Gear Shed

Q:

How do I know when my mountain bike’s had it?

I need a new bottom bracket for my old Titanium fre GT mountain bike. But, the old one is stuck so badly that the bike shop couldn't get it out and gave up. What can I do?

    Photo: Willem Havenaar via Shutterstock

Jamis Dakar XCR Comp

Dakar XCR Comp

A:You re sunk, Terje. What has happened is this: The bottom bracket (the thing that goes through the bottom of the bike triangle and to which the pedal/crank assembly attach) almost certainly was made of steel. The frame is titanium. A chemical reaction called galling" occurred, and the bottom bracket literally welded itself to the threads in the frame.

You have no good options at this point. You could try soaking the bottom bracket area in Liquid Wrench or a similar penetrating oil either spray the area daily for a few weeks to see what happens, or figure out a way to fill a container with the stuff so the bottom bracket can bathe in it. Gentle heat MAY help. (I had a stuck faucet in the utility room I was trying to replace, and a little massage with a propane torch eventually got it to loosen up.)

If it s an English-threaded bottom bracket and it almost certainly is the last resort is to destructively remove the bottom bracket and try to re-thread it as an Italian bottom bracket. But now we re talking serious shop-time and money, and I have to wonder if it s worth the trouble. I know you re probably emotionally bonded to the GT frame, but there s a reason hardly anyone sells Titanium mountain bikes these days. It s a nice material for a hardtail or un-suspended bike because of its natural springiness. But in a full-suspension bike it s TOO loose and can cause binding in the linkage points. So aluminum has become, far and away, the stuff from which most mountain bikes today are made.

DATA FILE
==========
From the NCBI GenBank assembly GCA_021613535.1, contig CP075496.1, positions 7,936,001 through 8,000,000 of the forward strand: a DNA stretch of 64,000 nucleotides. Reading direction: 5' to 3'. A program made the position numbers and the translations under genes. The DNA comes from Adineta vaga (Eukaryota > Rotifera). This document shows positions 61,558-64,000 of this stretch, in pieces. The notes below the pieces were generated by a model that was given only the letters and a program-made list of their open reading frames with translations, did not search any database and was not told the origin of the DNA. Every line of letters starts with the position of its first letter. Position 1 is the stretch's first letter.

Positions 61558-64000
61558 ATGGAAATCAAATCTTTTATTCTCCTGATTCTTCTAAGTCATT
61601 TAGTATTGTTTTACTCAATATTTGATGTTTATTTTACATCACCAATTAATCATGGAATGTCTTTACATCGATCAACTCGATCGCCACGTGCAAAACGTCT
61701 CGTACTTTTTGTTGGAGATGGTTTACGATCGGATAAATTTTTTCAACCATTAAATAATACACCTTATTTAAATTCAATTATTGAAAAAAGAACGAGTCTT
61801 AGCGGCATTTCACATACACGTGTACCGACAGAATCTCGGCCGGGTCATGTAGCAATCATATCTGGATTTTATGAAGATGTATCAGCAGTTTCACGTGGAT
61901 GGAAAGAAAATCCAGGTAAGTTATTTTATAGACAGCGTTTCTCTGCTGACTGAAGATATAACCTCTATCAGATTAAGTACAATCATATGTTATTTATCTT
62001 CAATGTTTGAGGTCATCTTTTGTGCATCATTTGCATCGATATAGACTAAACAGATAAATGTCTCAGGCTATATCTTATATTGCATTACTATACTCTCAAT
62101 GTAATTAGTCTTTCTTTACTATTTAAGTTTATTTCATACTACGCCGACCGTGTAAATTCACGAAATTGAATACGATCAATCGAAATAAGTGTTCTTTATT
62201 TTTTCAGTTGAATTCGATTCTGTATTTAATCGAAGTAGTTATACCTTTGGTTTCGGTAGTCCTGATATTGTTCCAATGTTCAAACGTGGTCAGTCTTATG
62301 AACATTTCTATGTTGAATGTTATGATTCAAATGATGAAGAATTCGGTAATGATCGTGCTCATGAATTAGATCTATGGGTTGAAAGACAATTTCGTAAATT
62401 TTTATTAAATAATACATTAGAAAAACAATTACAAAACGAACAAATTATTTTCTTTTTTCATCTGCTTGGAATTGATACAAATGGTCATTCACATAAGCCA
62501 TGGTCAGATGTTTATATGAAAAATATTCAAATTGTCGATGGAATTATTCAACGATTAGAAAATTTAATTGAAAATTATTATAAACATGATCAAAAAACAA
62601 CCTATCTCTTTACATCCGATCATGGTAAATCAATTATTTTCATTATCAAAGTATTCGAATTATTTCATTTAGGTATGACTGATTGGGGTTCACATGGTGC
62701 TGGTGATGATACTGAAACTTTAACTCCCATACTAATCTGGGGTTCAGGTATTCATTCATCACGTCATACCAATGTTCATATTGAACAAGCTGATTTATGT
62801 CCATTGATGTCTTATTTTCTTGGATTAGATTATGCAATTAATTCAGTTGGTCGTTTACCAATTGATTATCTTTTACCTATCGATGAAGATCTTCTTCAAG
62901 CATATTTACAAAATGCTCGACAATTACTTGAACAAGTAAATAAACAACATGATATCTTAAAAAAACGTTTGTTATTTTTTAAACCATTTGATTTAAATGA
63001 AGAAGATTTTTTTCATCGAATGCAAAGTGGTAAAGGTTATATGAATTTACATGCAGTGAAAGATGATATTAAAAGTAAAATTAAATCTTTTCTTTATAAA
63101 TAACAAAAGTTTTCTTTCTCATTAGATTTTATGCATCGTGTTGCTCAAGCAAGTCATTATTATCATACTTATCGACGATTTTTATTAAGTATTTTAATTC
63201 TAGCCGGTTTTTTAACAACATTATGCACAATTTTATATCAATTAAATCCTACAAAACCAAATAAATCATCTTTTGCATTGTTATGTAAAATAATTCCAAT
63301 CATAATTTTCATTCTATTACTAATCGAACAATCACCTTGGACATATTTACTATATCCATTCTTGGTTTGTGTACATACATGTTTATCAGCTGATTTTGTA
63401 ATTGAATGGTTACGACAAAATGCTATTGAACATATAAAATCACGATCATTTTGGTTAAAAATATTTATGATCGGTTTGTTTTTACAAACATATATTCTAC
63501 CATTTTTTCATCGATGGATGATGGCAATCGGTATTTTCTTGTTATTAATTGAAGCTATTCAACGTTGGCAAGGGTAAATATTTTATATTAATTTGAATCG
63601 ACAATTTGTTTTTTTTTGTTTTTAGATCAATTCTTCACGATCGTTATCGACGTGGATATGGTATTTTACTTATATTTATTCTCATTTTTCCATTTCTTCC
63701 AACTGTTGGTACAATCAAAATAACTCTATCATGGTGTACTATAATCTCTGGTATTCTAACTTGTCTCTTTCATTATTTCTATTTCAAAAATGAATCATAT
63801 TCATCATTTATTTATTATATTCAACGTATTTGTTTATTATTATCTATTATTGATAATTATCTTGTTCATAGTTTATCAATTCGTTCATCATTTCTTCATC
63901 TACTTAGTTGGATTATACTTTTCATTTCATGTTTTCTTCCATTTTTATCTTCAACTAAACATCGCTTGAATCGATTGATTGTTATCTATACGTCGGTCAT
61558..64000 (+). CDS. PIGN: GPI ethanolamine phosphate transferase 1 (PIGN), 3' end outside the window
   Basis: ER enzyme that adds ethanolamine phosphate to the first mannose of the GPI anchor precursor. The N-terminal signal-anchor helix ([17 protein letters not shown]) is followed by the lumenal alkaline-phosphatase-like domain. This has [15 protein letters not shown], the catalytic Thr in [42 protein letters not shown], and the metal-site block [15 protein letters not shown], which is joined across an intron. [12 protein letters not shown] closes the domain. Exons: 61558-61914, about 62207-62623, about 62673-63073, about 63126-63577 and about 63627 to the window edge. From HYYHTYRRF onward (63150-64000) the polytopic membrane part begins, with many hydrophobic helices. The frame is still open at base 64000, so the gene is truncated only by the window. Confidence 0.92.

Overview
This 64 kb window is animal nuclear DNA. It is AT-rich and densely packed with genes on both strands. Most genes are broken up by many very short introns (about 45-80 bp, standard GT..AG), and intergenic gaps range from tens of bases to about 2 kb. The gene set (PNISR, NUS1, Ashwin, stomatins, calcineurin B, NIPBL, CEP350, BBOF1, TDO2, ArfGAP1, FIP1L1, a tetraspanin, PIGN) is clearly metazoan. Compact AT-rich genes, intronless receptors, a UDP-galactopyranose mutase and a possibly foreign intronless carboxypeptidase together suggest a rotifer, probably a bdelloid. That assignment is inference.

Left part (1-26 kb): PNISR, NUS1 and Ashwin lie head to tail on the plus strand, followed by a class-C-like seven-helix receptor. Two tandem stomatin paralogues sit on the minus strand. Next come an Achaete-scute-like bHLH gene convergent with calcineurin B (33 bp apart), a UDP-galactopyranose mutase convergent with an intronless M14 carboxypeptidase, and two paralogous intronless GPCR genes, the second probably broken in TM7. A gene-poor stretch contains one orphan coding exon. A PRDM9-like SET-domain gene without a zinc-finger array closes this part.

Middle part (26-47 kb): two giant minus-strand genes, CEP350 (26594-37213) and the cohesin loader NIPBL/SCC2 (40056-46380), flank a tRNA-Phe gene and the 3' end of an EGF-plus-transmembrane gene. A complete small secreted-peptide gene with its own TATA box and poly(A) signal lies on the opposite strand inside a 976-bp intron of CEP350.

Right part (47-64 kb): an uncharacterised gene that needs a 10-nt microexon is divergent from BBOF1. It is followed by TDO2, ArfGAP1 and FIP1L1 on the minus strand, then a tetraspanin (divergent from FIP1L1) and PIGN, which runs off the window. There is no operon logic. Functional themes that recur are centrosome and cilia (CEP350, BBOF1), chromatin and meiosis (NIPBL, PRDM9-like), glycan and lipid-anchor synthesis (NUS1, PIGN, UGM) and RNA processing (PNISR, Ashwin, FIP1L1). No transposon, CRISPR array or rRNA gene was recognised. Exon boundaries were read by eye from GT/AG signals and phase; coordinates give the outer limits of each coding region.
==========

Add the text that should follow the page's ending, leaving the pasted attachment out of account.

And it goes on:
My recommendation: Give the GT a decent burial, then go to eBay and find a Jamis Dakar frame or even built-up bike for yourself excellent bikes, well priced ($865-$4500; jamisbikes.com).

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